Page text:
I’m extremely glad I decided to buy ‘Closed System Blues’. If I hadn’t I would’ve missed one of 2019’s greatest albums!

Bit Shifter
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Jelly Bear – Digital Isolation

Wow, it has been a very a long time since I review a Jelly Bear album. I think it was just after I set up the actual blog; the review being his first album, ‘The Last Paradise’! Such a long time. This time I’m taking a look at his 3rd album, ‘Digital Isolation’ and it is completely different compared to what I had listened to prior.

Compared to ‘The Last Paradise’, ‘Digital Isolation’ is a far more heavier album, looking at the scourge of consumerism. This is done fusing together conceptual sampling and the 8bit sound, to create an experimental selection of dnb tracks.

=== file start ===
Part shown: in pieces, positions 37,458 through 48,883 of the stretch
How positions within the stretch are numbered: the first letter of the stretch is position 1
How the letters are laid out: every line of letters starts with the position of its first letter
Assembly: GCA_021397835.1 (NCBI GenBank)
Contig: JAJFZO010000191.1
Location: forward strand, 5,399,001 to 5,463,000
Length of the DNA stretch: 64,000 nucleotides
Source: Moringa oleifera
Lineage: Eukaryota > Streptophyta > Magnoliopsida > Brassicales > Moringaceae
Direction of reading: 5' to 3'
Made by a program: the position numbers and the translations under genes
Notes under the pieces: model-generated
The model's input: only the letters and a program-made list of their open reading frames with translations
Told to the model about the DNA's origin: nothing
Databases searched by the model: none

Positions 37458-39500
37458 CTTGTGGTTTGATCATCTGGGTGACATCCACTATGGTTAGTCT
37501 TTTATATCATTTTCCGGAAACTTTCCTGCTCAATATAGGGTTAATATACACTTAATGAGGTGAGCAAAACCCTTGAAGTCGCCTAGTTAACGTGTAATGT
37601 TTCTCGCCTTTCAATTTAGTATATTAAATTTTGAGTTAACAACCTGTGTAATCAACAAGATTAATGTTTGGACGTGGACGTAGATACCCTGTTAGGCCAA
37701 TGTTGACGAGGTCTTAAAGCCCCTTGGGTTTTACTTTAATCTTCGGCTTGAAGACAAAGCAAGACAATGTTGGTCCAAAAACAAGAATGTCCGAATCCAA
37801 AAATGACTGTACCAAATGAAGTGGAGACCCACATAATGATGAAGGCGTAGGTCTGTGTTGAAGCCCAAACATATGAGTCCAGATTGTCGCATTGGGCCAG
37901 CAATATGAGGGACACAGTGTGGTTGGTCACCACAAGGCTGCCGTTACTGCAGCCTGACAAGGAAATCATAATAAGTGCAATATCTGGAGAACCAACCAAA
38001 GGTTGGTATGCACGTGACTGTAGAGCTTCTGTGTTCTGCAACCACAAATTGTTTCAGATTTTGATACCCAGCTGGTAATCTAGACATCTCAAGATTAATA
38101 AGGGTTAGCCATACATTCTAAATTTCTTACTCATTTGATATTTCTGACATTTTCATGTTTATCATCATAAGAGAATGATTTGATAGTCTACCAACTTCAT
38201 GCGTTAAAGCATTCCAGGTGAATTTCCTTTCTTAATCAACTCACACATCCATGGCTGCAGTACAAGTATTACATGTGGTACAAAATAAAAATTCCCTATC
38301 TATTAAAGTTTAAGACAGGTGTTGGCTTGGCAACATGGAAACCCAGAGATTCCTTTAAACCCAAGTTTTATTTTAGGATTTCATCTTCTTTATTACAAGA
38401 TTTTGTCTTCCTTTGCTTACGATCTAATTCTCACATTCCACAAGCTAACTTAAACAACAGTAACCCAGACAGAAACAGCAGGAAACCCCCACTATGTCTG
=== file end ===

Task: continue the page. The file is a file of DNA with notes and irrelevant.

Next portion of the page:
This brings us to ‘Consumer Friendly’, the opening track of ‘Digital Isolation’. It begins with a very experimental mash up of samples from advertisements. This is very intertextual and immediately gives you the idea of what it’s aiming to say about consumerism. ‘Jelly Bear’ further communicates Consumer Friendly’s themes through his music, the melodies and drums feeling a lot like the hyperactivity of a kleptomaniac. Almost like an infection, ‘Consumer Friendly’ is minimalistic yet pulsing with atmosphere. It’s experimentation done expertly.

JellyBear